Art in the stairwells, fore and aft on Azamara Pursuit, are reason enough to eschew the elevators. Photo by David G. Molyneaux, TheTravelMavens.com

Like the Journey and Quest, Pursuit has the great advantage of good lineage. All three once were among the eight R ships, a highly successful design of the late 1990s by the old Renaissance Cruises. Journey was R6, Quest R7, and Pursuit R8. In the meantime, Pursuit has sailed as Minerva II, Royal Princess, and Adonia. The eight identical R ships remain a popular size for cruisers who prefer smaller ships. (Oceania Cruises owns R1, R2, R4 and R5, Princess Cruises R3, all now sailing after rehabs and renamings).

Azamara Pursuit is cruising in the Mediterranean until November. It arrives in Miami Nov. 20, leaving that afternoon for Peru and other voyages in South America, sailing back to Europe in April 2019, returning to South America that fall.

In the cruise industry, the upper premium niche, just below luxury, is highly competitive. This is the cruise category where, in addition to Azamara, you will find Windstar, Viking Ocean, and Oceania. When compared to ships of other premium lines, upper premium ships tend to be smaller (Oceania has the two largest ships at 1,250 passengers, Windstar’s six ships are all 300 passengers or fewer); personal service stronger and more intimate; and rates higher.

The rates on these ships often are difficult to compare, because each of the upper premium lines has its own list of what is included in the fare, such as alcohol and shore excursions. You may need a travel agent who specializes in cruises to sort out the differences.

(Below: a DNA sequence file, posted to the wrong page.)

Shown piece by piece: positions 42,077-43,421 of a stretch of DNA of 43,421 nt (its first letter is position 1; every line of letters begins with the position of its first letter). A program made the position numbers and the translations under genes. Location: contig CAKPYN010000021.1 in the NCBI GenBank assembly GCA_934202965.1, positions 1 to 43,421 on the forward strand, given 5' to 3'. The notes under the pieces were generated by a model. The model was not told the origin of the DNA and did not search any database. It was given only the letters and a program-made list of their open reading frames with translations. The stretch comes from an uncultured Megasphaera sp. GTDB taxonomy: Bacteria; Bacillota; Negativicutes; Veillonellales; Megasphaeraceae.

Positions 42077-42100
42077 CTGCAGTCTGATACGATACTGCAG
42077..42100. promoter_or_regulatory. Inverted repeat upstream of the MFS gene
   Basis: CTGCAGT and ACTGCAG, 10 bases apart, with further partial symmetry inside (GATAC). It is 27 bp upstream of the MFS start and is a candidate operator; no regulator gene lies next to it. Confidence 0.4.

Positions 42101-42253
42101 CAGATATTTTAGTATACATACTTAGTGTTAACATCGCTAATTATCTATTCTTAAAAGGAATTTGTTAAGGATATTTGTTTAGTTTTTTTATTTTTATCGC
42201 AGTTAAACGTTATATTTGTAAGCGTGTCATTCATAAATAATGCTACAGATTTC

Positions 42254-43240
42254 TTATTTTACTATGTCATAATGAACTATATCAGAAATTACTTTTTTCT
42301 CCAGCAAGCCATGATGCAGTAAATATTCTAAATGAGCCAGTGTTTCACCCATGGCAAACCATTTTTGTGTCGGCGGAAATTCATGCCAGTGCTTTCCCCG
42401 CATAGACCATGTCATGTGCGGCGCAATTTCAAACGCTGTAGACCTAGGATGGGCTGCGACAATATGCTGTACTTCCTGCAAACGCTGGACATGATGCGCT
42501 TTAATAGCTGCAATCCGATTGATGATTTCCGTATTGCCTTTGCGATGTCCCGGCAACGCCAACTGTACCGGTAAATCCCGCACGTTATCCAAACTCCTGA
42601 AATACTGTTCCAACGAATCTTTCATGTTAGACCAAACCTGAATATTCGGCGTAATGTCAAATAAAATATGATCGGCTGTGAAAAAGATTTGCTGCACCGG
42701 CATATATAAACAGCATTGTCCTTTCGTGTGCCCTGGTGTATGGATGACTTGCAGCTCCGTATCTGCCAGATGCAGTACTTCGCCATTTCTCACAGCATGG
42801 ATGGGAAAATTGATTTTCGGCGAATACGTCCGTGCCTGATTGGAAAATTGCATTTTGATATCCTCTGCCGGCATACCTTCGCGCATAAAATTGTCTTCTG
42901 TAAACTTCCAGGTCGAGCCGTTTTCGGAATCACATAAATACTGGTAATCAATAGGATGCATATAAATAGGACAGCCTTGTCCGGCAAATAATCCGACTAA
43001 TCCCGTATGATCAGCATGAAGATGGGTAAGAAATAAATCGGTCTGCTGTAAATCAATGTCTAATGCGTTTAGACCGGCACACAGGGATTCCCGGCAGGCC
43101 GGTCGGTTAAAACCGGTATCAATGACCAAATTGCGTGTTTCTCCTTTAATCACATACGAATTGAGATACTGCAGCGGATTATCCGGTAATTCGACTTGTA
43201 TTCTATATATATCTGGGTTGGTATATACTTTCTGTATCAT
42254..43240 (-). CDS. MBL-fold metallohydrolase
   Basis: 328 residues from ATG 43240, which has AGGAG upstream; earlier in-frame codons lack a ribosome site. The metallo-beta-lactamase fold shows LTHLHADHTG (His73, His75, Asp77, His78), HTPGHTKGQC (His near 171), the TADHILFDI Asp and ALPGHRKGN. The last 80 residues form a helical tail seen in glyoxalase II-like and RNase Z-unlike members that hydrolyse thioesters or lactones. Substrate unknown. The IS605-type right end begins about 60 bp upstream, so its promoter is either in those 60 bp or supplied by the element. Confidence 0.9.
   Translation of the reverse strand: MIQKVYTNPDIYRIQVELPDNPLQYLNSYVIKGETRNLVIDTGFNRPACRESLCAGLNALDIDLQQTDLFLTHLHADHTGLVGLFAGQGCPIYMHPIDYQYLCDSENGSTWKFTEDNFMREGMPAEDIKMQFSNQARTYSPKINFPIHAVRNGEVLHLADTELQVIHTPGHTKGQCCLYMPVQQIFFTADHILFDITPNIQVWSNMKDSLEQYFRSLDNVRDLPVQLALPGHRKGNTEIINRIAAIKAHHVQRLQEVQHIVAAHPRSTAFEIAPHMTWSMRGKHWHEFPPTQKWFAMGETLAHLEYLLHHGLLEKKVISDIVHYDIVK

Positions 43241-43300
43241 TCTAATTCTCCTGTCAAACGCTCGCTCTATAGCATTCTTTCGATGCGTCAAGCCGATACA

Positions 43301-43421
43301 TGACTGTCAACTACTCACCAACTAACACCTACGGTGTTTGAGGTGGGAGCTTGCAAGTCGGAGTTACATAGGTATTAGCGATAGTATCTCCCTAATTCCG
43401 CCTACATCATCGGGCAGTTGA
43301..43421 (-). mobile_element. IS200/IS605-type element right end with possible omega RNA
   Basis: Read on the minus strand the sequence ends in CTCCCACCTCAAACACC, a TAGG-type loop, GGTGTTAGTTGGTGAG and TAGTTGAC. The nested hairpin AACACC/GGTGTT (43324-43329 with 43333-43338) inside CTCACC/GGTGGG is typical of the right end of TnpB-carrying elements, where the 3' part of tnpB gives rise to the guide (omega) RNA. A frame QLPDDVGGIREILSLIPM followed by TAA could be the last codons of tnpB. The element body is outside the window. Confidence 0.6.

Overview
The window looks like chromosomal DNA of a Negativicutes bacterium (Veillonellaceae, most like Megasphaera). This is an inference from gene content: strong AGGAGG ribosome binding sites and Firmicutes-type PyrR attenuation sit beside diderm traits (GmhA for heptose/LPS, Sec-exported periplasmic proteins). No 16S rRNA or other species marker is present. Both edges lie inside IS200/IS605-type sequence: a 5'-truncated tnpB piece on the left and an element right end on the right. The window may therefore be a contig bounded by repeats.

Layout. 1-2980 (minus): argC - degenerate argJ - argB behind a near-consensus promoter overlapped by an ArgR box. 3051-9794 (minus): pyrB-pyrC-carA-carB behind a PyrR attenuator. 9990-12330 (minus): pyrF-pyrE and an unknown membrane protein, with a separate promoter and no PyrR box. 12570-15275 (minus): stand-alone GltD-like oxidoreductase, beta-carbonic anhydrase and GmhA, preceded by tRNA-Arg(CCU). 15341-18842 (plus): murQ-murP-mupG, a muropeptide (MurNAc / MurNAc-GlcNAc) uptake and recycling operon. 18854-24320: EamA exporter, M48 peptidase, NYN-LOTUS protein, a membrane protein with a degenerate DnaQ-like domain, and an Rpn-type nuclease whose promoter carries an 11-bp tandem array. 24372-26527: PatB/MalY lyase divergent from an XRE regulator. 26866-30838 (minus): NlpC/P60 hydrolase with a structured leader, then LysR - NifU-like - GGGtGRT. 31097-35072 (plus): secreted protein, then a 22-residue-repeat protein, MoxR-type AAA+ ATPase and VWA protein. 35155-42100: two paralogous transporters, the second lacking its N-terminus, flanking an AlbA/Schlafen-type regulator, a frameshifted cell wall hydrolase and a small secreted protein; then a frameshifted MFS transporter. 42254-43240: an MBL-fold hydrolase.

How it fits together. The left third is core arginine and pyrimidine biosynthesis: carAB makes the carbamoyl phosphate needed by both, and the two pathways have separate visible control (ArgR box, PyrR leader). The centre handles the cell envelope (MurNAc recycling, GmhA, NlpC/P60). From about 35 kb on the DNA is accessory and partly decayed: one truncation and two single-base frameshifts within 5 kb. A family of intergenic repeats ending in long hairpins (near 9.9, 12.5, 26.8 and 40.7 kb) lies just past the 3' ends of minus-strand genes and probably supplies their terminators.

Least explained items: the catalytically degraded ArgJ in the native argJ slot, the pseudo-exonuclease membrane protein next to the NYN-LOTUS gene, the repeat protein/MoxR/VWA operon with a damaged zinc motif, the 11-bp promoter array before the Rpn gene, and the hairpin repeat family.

Living Room on Azamara Pursuit

“Each cruise line has its own DNA,” said Richard Fain, chairman and chief executive officer of Royal Caribbean Cruises Ltd., which operates some of the world’s biggest ships. He was in Southampton, England, in late August for Pursuit’s naming ceremony. People are buying experiences, said Fain. “That’s what we sell. Yes, I am proud of this ship. But the heart and soul of the ship is the crew and destination immersion for the guests.”

“Being small and precious is not enough,” said Pimentel.

“To break away from other lines with small ships, we think outside the ship.” Pimentel said that his guests focus on the authentic, with an explorer’s state of mind. Azamara is now partnering with land tours in Africa and train travel to add other bucket list inland itineraries before or after a cruise.

One subtraction is in the works: Azamara has decided to close its shipboard casinos. There is no casino on Azamara Pursuit, and in future drydocks the Quest and Journey also will lose what’s left of their casinos, which at the moment have machines but no tables. The ships will gain a lounge called the Den, which debuted on Pursuit.

“The casino is not the essence of this brand,” says Pimentel.

David Molyneaux writes regularly about cruising news, tips and trends at TravelMavenBlog.com. His cruise trends column is published monthly in U.S. newspapers, including the Miami Herald, Dallas Morning News, and on Internet sites, including AllThingsCruise.   He is editor of TheTravelMavens.com